Blast of Silence and Carnival of Souls may not be great films, but they’re good, imo and impressive for reasons I mentioned. Killer of Sheep is definitely worth watching and given the little I know of your tastes, I suspect you’ll like it. (Btw, would you be interested in having a thread about Movie Recommendations for you? You could write about your tastes and we could recommend films for you–if that’s something you would be interested in.)

    I didn’t look at the movie as casting the government as the villain.

    How do you view the actions of the government? And to ask another, more general question: should the government have forcibly removed the people from the island? (That’s a tricky question for me, but I lean towards no.)

  11. Arlyn

    Movie recommendations for me? That would be great! Thank you.

    Good question about the government. Let me think about that and get back to you. 🙂

  12. Arlyn

    Totally spoiling the film for people who haven’t seen it but I’d say yes, that the goverment should have forcibly removed them to save their lives.

  13. Reid

    Good question about the government. Let me think about that and get back to you.

    (I think we can assume that there will be spoilers in the thread–and that others will know this–at least that’s what I’m assuming!)

    Well, that was fast. 🙂 I guess you’re not as ambivalent as I am. Why do you think the government should have forcibly removed them?

    Off the top of my head, I feel like the government should not have because these people have consciously chosen to live this way–and they’re refusing the help. This makes me think of some Native Hawaiians who choose to live off the land, closer to the way ancient Hawaiians lived. There are risks and harships with this approach, but they choose to live this way–I suspect out of their values, which ties into the culture of ancient Hawaiians. (Should the government remove the children from this situation?) Now, if a natural disaster occurs, and the Native Hawaiians in this community welcome assistance, by all means, the government should help. But if they refuse and insist in staying on their land–even if they are in harm’s way–I think they should be given that choice.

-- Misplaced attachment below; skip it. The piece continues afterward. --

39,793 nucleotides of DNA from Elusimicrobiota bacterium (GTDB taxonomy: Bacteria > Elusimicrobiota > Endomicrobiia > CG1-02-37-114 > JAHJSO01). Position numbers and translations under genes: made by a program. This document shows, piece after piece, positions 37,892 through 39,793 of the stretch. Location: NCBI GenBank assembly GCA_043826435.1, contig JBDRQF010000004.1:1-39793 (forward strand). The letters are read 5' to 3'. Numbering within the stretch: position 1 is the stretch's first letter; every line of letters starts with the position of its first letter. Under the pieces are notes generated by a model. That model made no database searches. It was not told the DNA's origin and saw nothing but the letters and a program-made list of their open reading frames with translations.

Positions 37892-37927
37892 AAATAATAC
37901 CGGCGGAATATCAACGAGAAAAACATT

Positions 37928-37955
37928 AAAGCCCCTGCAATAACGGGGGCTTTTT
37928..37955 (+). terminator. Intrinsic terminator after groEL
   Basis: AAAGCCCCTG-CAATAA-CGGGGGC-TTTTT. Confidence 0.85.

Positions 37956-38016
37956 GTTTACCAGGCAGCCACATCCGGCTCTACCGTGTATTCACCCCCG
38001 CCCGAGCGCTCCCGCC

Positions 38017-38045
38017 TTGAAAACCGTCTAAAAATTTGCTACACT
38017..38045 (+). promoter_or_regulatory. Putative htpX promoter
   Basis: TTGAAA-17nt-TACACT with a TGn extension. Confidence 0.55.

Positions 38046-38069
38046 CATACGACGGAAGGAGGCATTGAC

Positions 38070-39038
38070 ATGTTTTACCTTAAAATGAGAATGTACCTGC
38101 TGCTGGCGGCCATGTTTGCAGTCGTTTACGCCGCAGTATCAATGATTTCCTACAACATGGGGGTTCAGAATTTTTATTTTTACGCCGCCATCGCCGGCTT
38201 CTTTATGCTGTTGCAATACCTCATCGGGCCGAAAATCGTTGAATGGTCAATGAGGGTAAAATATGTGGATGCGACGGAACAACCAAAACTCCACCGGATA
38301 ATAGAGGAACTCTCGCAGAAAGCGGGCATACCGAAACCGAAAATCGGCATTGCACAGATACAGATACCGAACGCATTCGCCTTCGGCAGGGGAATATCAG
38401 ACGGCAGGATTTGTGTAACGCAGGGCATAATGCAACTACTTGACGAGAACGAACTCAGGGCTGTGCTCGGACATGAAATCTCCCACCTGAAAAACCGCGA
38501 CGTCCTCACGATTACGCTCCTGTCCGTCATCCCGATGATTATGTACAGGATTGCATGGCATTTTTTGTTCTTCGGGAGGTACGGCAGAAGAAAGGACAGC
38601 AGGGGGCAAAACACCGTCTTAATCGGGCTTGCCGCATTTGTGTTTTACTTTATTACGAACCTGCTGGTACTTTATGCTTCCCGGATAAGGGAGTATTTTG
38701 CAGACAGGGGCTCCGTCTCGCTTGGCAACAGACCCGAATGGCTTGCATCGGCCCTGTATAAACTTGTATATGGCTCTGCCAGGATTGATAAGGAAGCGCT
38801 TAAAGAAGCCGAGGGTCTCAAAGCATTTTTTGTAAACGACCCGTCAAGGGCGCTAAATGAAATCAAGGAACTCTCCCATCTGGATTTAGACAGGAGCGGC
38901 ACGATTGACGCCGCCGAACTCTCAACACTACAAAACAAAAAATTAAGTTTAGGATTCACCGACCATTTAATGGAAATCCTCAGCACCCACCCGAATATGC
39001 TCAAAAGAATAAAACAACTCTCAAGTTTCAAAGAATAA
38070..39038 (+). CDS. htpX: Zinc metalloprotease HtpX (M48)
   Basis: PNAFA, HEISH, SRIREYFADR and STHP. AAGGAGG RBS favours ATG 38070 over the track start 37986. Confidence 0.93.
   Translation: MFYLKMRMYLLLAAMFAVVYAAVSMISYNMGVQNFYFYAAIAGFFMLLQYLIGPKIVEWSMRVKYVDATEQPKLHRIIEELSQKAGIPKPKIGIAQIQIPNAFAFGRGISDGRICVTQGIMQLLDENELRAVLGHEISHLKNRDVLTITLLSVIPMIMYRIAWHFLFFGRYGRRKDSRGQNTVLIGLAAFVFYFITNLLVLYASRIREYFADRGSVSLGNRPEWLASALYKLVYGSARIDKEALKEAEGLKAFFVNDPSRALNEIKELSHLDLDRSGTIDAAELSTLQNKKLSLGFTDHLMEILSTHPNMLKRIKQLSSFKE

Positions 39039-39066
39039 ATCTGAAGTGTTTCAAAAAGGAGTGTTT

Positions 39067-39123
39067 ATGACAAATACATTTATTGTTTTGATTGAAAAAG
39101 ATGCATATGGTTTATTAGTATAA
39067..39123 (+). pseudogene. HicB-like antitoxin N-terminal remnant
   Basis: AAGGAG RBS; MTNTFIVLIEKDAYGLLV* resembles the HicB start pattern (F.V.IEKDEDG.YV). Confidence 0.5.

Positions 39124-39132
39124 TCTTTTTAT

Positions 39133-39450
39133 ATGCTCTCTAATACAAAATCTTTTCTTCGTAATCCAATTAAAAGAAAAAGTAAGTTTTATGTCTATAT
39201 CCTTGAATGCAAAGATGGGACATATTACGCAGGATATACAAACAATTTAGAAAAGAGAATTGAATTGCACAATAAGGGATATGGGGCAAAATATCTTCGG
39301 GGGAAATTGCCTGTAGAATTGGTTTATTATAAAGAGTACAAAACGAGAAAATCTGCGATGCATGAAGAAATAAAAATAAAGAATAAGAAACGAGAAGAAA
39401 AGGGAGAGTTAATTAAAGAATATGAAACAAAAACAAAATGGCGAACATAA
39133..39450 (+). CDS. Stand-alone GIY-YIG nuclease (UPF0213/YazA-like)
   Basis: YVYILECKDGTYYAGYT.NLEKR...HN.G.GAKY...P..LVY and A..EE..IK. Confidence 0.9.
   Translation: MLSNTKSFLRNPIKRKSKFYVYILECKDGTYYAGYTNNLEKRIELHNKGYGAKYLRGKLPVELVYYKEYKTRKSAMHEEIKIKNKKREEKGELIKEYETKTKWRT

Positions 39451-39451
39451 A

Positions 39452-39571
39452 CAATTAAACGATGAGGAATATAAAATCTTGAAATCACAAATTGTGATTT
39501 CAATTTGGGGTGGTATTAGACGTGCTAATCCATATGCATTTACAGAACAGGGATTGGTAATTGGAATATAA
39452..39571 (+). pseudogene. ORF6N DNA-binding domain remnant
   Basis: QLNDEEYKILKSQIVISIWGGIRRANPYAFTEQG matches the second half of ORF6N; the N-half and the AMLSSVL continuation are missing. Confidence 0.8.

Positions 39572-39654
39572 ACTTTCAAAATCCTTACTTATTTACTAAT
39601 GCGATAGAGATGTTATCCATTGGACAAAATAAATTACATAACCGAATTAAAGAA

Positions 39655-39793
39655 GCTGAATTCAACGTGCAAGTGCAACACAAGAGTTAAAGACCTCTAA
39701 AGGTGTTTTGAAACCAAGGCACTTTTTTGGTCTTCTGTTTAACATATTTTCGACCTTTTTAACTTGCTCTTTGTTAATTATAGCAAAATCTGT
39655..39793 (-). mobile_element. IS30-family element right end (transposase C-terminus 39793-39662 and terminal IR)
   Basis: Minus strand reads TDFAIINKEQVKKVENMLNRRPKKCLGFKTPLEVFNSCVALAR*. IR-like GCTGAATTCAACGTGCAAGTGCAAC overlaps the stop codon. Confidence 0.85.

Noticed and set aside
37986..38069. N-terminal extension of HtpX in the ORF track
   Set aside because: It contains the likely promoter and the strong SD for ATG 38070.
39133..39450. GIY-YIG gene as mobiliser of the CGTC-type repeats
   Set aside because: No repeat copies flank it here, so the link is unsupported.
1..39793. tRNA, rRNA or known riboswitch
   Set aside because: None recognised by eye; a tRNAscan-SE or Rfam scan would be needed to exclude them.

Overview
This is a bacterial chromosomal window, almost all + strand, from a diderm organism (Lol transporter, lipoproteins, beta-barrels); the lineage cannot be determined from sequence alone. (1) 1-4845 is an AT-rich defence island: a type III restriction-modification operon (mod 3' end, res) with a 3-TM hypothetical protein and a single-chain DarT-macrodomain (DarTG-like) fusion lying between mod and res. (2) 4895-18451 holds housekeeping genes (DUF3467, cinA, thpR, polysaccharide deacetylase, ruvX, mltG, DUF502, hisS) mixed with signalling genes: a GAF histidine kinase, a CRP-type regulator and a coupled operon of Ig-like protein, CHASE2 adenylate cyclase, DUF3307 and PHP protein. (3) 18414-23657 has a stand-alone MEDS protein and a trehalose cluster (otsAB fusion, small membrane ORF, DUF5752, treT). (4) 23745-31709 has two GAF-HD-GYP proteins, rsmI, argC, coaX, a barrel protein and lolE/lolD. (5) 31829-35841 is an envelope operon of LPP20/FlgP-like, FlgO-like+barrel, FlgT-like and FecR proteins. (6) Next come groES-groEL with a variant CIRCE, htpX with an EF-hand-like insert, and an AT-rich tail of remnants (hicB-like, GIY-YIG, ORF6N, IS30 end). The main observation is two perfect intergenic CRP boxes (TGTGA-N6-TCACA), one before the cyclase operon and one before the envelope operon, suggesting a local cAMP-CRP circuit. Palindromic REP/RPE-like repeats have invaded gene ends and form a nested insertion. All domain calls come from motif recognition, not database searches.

I have a few reservations. One involves liability. Will the government be held liable in a court of law if they don’t act? If so, then forcibly removing the people might be justified. Two, would the government be compelled to save the people if they were severely hurt–and would this assistance severely endanger their personnel? (Then again, if the government could forgo a rescue effort if it was too dangerous–and I don’t see why this wouldn’t be the case, then this might not be a big issue.)

  14. Arlyn

    Especially because of Katrina in Lousiana and because of the hurricanes (Iniki and Iwa) and tsunamis in Hawaii, I would ask that the government take these children at the very least out of harm’s way. If their parents don’t want to go, then too bad. We’re taking them out too against their will. We’ll bring you all back when the storm’s subsided.

  15. Arlyn

    And it’s not for liability’s sake. It’s for their lives.

  16. Arlyn

    And you’re in government for a reason. It’s your civic duty to save these people even putting your life in danger. imo.

  17. Reid

    If their parents don’t want to go, then too bad. We’re taking them out too against their will. We’ll bring you all back when the storm’s subsided.

    I think you have to factor in the reasons the people are staying in this position of danger. If we’re talking about people who have consciously chosen to live a certain way, out of deeply held values, then even if they’re in danger, removing them would come clost to taking away their personal liberty and imposing your own values upon them. That’s what it feels like to me, anyway.